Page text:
Ottawans and school classes from Ontario and Quebec were familiar with the many
objects which illustrated Canadian history—the Quebec model, the currency and
medal coUections, artifacts, pictures and documents relating to historical figures and
events.
Primarily a permanent exhibition, it was supplemented from time to time by
spedal displays to mark significant anniversaries or acquisitions. For example, a major
exhibition in 1959 commemorated the 200th anniversary of the Battle of the Plains
of Abraham. Smaller displays related to exploration, Indian and Eskimo crafts,
chivalric orders, Sb John A. Macdonald and the selection of Ottawa as Canada's
capital.
In 1965 the whig occupied by the Museum was requbed for the Library and i|jf
Pidure Division and temporary exhibition space was obtained in the Daly BuUding near
the Chateau Laurier.
In 1966 an agreement between the Public Archives and the National Museum
provided for the transfer of aU "three-dimensional" objects in the Archives Museum to
the new Museum of Man.  This transfer became effective in 1967 when the PubUc ADMINISTRATION AND TECHNICAL SERVICES BRANCH
87
Archives moved to the new building on WeUington Street The buUding on Sussex
Street was occupied by the War Museum and many of the familiar mUitary objects
continue to be displayed there. Already, in 1965, the currency coUection had been
transferred to the Bank of Canada, leaving only the medal coUection in the custody of
the PubUc Archives.
It was decided that the exhibition rooms in the new buUding would be devoted
to appropriate, changing displays of material drawn from the holdings of the PubUc
Archives or the National Library or similar material on loan illustrating topical themes.
The purpose was to share with the general public the wealth of historical material in the
PubUc Archives used most frequently for historical research.
The fbst exhibitions commemorated the centennial of Confederation. The fbst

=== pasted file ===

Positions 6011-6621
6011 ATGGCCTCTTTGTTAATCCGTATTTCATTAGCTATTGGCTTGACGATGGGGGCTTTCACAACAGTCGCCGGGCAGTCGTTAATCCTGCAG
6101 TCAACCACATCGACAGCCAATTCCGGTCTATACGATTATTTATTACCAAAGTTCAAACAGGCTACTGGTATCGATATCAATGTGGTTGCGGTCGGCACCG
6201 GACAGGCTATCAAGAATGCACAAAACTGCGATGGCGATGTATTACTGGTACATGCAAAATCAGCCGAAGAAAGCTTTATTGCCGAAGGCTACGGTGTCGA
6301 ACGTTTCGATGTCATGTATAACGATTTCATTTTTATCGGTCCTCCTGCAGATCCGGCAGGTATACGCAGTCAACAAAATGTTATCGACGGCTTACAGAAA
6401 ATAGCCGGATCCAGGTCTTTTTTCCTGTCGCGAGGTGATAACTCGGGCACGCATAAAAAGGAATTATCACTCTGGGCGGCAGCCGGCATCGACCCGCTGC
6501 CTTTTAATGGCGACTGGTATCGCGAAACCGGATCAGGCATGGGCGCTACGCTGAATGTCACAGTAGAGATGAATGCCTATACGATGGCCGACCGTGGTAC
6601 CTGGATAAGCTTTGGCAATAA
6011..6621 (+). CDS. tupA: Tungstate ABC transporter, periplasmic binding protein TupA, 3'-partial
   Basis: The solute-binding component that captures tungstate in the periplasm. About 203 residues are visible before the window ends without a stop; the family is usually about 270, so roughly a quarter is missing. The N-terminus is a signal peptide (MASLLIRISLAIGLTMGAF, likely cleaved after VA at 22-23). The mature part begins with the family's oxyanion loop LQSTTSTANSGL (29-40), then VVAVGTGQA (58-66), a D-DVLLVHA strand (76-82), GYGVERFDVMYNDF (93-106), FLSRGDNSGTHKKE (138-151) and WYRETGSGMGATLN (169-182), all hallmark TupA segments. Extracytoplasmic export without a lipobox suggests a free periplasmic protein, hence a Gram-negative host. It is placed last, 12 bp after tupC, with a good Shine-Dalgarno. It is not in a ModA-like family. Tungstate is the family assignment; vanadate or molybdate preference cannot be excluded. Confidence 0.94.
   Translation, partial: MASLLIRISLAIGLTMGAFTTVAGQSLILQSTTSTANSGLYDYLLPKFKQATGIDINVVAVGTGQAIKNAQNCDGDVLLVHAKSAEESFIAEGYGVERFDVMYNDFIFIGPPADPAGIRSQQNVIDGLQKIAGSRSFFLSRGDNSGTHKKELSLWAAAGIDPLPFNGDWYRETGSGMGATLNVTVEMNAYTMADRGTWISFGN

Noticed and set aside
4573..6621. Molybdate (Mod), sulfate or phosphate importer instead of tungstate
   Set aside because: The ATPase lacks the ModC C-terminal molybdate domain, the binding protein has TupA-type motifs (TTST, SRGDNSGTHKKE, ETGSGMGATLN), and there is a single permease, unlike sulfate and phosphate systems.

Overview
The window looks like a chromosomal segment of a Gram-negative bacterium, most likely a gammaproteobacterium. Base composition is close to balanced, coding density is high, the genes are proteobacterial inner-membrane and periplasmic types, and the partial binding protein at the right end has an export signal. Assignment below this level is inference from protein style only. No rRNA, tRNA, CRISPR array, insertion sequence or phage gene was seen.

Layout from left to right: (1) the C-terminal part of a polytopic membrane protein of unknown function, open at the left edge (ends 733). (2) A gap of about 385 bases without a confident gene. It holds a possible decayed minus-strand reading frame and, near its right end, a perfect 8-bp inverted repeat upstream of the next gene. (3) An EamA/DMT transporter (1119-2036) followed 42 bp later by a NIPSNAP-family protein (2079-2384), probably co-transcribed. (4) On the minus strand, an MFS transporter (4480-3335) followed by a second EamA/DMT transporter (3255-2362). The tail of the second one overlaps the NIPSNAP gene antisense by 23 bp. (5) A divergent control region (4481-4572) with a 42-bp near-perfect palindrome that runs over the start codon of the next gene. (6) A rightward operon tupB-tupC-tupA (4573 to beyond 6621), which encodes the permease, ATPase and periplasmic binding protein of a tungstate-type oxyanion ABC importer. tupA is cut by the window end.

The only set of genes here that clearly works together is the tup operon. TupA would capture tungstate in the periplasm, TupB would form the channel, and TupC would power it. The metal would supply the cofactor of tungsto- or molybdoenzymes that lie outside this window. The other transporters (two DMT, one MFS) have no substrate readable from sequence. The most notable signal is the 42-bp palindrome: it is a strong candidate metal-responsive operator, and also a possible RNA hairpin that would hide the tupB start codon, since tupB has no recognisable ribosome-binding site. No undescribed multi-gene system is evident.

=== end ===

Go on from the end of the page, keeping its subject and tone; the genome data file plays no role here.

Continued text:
entitled "The Road to Confederation", was formed from material drawn from all
divisions hi the Historical Branch. Preparations began hi 1966 and a team of archivists
contributed by locating and selecting appropriate material. Research was co-ordinated
by Jay Atherton of the Manuscript Division and the exhibition was designed and
mounted by the Canadian Government Exhibition Commission. It was on view to the
pubUc from the time of the opening of the new building in July 1967 untU February
1968.
A second centennial exhibition was entitled, "Canadian Life at Confederation".
Organized from material in the Picture Division and in the medal coUection, it was on
view from October 1967 to February 1968.
These early experiences demonstrated the need for the co-ordination of all aspects
of display and public relations. In January 1968 the Displays and Publicity Service
was formed with Mr. Robert Rosewarne as its Head. Its responsibUities were to initiate
and develop an exhibition program, to ad as a clearing house for information to the
press, to arrange tours and to administer the national medal collection and Laurier
House. The aim of the exhibition program is to project Canadian history to the
general public and to assist hi its teaching in schools. Hitherto exhibitions have been
held only hi the Archives buUding but it is hoped that hi future they can be sent across
the country so that the historical treasures of the nation can be shared by all Canadians.